- Topic: Behavior Surveys, Breeds and Behavior
- Type: Peer Reviewed Research, Summary and Analysis
- Behavior, Genetics, and “Breed”
- Public Policy
This study is included because it investigates presumed selection for a complex personality trait (impulsivity) among working lines of 2 breeds (those lines presumed to be selected for the ability to perform the breed traditional tasks), but also because it provides an example of the difficulties in defining a phenotype for large personality traits.
This study is included because it attempts to identify relationships between canine morphology and behavior.
The paper is included in the discussion because differences between breeds were found, and the methodology with regard to breed differences demonstrates how potentially confounding variables make these conclusions suspect.
This study measured dogs of three different breeds on an odor-discrimination task, and in doing so exposed some assumptions and biases made about breeds and their abilities.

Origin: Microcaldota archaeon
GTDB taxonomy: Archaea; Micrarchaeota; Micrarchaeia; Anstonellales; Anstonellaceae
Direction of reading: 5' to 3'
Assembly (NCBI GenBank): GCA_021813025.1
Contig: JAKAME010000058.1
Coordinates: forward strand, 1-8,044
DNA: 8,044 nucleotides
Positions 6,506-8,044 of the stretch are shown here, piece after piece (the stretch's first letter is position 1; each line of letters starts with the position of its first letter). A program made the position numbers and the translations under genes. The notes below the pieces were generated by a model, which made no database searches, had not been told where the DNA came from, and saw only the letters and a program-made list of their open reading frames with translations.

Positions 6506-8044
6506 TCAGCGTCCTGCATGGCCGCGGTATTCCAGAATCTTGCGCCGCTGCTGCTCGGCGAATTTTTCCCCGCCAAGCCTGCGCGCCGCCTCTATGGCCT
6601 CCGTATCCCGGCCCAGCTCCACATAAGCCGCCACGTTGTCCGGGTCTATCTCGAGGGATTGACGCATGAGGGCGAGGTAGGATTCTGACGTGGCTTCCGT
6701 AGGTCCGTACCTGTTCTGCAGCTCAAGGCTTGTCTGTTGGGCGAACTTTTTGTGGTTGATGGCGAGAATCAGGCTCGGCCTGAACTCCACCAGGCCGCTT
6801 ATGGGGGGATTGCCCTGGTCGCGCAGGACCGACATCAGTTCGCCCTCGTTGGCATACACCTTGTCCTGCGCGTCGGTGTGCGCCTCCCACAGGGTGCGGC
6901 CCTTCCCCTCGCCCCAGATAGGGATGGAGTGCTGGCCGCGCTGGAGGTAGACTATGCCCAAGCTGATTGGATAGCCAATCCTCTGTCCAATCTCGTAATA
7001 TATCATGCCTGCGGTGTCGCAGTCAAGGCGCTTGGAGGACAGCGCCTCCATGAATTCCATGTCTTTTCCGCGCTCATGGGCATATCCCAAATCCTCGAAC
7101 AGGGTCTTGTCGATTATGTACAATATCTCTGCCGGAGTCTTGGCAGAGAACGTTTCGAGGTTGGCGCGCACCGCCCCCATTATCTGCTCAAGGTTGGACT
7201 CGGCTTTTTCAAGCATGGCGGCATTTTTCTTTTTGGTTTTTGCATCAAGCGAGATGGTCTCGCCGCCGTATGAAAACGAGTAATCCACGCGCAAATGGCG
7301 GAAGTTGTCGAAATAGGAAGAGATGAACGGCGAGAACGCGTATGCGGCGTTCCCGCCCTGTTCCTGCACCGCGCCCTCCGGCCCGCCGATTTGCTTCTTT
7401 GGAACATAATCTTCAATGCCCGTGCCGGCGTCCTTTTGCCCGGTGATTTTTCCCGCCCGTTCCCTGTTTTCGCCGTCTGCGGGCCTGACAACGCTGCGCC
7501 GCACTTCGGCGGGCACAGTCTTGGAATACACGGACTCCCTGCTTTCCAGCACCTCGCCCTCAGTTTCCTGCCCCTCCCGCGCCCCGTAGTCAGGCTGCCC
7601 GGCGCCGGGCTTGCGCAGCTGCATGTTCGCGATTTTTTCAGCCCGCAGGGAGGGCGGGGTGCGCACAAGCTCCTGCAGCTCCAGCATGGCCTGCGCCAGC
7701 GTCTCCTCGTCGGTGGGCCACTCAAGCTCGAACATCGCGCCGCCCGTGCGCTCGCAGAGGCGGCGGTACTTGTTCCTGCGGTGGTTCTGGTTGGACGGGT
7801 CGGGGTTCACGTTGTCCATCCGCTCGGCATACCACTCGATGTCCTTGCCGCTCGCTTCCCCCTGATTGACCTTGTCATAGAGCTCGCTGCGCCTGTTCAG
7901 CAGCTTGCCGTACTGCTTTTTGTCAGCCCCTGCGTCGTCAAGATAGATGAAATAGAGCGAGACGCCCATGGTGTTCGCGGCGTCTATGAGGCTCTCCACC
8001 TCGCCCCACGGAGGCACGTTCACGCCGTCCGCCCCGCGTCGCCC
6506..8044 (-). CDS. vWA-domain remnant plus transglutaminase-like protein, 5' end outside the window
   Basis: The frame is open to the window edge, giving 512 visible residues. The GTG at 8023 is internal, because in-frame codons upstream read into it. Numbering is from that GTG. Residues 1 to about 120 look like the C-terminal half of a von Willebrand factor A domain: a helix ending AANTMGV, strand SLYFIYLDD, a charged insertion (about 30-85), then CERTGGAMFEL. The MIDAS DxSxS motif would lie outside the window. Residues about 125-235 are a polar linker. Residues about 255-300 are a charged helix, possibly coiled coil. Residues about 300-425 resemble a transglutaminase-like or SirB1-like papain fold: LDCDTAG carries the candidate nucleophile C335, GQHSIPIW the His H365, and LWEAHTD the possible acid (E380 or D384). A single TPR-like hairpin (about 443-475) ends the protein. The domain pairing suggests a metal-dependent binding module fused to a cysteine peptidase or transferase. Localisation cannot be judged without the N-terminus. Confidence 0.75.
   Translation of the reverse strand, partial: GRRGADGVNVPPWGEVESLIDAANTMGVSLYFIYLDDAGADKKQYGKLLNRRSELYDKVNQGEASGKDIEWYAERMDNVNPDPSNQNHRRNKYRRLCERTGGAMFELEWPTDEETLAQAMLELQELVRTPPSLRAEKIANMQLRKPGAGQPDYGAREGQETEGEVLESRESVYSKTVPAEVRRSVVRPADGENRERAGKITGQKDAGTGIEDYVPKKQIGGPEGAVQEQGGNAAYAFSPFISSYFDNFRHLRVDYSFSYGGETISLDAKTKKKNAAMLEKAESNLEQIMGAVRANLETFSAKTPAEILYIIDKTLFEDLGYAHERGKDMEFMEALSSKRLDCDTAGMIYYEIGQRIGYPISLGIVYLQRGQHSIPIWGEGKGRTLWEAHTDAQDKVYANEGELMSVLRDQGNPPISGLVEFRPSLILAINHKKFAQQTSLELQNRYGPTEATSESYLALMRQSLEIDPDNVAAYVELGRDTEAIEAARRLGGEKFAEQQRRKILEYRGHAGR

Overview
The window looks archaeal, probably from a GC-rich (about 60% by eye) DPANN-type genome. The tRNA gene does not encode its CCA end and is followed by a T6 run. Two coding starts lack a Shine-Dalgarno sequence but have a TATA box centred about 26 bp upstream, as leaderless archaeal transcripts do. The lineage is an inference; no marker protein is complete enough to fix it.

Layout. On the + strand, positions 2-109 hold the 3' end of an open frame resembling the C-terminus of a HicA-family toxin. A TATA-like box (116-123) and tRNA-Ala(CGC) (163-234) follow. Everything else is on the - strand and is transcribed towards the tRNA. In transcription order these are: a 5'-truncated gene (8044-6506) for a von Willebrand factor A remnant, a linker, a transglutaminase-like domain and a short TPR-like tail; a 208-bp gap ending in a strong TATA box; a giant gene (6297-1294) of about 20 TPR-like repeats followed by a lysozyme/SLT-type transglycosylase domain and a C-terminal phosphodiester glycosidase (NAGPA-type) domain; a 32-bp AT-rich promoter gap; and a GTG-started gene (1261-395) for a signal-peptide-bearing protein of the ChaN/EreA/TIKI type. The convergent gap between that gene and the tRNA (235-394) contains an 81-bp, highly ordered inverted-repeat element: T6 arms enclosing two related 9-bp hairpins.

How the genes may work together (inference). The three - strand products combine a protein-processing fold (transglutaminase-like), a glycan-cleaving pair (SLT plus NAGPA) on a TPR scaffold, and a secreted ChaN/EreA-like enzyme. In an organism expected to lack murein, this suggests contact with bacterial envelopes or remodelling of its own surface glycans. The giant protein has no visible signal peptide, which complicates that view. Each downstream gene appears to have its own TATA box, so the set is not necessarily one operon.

This article is included because it evaluates the ability of the C-BARQ to quantify the incidence of warning and possibly biting behaviors toward strangers among pet dogs labeled by their owners as either Golden Retrievers, Labrador Retrievers, or German Shepherds.
This 2011 exploratory study used a large owner survey in an attempt to quantify behavioral commonalities among breeds and breed groups.
This study is included because it was the first large-scale attempt to investigate whether remnants of historical working behaviors could be identified in modern purebred breed groups.
Canine Behavior Research & Policy eNewsletter